What Makes For A Good Workplace For Gen Z?

October 3, 2023 thehrobserver-hrobserver-nick-morrison

One of the most helpful things you can do is ask your Generation Z employees what is important to them!

They will appreciate the consultation and may provide some helpful information that the organisation can use to prioritise different activities.

This doesn’t need to be a separate staff survey or project if the answers from organisation-wide questionnaires allow the answers to be segmented by generation bands. Technology platforms could also be used to give further opportunities for their voices to be heard.

Gen Z may be able to offer unique perspectives to the organisation and might have an opportunity to shine by taking part in a reverse mentoring scheme which gives them access to senior colleagues and is beneficial for both parties.

They may also benefit from seeing the interplay and connections between Departments and are likely to enjoy the chance to work on projects with specialists from different teams.

Whilst Gen Z are likely to have good IT skills, having come through the education system at a time when working with digital media and technology is the norm, this isn’t necessarily the case for all. Organisations should continue to provide appropriate equipment and support.

This group of workers may value working away from the office and therefore will expect appropriate equipment to be made available.

Flexibility is seen as being particularly important to Generation Z – this can be in a variety of forms, from working hours to location of work and the ability to work remotely. Organisations are increasingly exploring flexible benefit options so that all employees can select what will be most valuable to them; for example, having the ability to buy or sell more annual leave. 

Gen Z and Equity

Equity is important to Gen Z alongside transparency of decision making. Organisations should review their processes around employee reward, performance management and learning and development to ensure that they are fair and transparent.

The HR team should co-ordinate a detailed induction where they can understand how their role contributes to the success of the Departments and overall organisation. Articulating the culture and how decisions are made is also helpful as well as including practical information. 

Continuing professional development (CPD) is seen as particularly important by this group as they build their profiles and plan for the next steps in their career. This could be through a mix of formal and informal development opportunities – organisations should keep clear records to demonstrate their commitment.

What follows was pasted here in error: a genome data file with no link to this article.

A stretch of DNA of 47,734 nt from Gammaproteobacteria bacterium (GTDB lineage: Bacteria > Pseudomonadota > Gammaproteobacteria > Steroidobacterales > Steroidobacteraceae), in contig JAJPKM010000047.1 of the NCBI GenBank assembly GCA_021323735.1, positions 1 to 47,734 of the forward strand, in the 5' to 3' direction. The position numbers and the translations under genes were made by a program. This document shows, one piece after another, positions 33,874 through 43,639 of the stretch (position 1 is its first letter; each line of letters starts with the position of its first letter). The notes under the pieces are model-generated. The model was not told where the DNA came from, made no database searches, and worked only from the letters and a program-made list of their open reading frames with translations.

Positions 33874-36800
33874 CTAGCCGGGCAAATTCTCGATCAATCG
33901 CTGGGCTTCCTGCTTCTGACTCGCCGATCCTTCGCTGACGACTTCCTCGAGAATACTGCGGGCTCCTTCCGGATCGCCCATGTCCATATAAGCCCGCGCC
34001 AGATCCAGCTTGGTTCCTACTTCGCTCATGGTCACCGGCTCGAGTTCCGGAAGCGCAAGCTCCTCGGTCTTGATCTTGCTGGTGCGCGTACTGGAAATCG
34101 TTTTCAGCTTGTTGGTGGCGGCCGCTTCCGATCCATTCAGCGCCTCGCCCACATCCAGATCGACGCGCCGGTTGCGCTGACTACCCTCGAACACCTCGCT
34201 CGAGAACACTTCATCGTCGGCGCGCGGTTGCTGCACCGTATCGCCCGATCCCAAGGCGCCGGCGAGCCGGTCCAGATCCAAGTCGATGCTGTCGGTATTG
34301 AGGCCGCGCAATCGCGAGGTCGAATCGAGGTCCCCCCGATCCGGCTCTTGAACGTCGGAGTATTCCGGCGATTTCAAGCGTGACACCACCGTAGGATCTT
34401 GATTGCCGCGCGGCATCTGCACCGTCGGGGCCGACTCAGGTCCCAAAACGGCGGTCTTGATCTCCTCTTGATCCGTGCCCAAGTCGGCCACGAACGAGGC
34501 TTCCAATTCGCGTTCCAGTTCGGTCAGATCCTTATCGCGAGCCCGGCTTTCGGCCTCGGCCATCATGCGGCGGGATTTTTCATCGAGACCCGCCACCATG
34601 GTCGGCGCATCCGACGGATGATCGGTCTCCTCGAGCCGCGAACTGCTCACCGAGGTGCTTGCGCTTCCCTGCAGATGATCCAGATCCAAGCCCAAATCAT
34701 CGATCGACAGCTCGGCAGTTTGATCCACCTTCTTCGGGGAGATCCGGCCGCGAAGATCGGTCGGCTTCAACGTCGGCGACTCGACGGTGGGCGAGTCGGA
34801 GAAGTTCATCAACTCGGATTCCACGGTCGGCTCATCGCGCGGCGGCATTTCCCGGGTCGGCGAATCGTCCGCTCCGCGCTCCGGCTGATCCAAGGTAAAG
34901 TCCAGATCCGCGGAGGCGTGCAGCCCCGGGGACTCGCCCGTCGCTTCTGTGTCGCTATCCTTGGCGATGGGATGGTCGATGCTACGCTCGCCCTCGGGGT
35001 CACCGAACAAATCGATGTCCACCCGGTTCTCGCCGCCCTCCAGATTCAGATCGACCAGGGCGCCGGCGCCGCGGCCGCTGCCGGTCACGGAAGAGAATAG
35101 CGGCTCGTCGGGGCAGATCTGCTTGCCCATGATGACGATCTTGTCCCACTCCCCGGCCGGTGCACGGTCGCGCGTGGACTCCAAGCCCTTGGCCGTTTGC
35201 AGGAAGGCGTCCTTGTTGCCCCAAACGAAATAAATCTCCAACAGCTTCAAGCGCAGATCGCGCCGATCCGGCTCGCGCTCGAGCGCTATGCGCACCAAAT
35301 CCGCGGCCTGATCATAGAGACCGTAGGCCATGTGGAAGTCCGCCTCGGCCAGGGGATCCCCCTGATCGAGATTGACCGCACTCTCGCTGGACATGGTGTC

Having a greater focus on personal values, Gen Z employees often look for organisations where the two sets of values align, or at least are not contradictory. If anything changes in this regard, it may be a trigger for employees to seek alternative employment. 

It can also be argued that Gen Z employees are more educated about issues such as sustainability and celebrating diversity. It is therefore important for employers to be transparent about their approaches, and potentially offer opportunities for employees to be involved in new initiatives.

Their expectations of promoting diversity may go beyond the traditional groups of employees that were underrepresented i.e., gender, age and ethnicity. Furthermore, it is also likely that Gen Z will be more mindful of issues related to mental health and wellbeing, as it may have been focused upon as part of their education and they will have seen the extensive media coverage and campaigns. They may therefore expect their organisations to take a proactive and visible approach. 

How to avoid brain drain?

Gen Z employees may have quite a different idea of what their career might look like, and in some industries this won’t be the norm. To avoid brain drain, organisations could consider promoting horizontal moves across the organisation and consider multi-department project teams. To retain talent, organisations may consider how they can map and promote career paths for Generation Z employees to open their eyes to different opportunities. 

One size does not fit all, it is still important to recognise the needs of individuals and provide a platform for them to share their voice if they wish to do so. The size of the organisation will have a big impact upon the types of initiatives that could be tailored or adapted for Gen Z.

It would be recommended to share some of the information discussed in this article (for example, offering flexibility and opportunities for career development) with prospective as well as current employees as Gen Z are more likely to undertake online research about the organisation. Organisations will also need to weigh up any unintended consequences of changing approaches to suit one generation of their workforce and reflect on how they can be positioned for the benefit of all their employees.

Professor Fiona Robson

Head of Edinburgh Business School and Social Sciences, Heriot-Watt University Dubai

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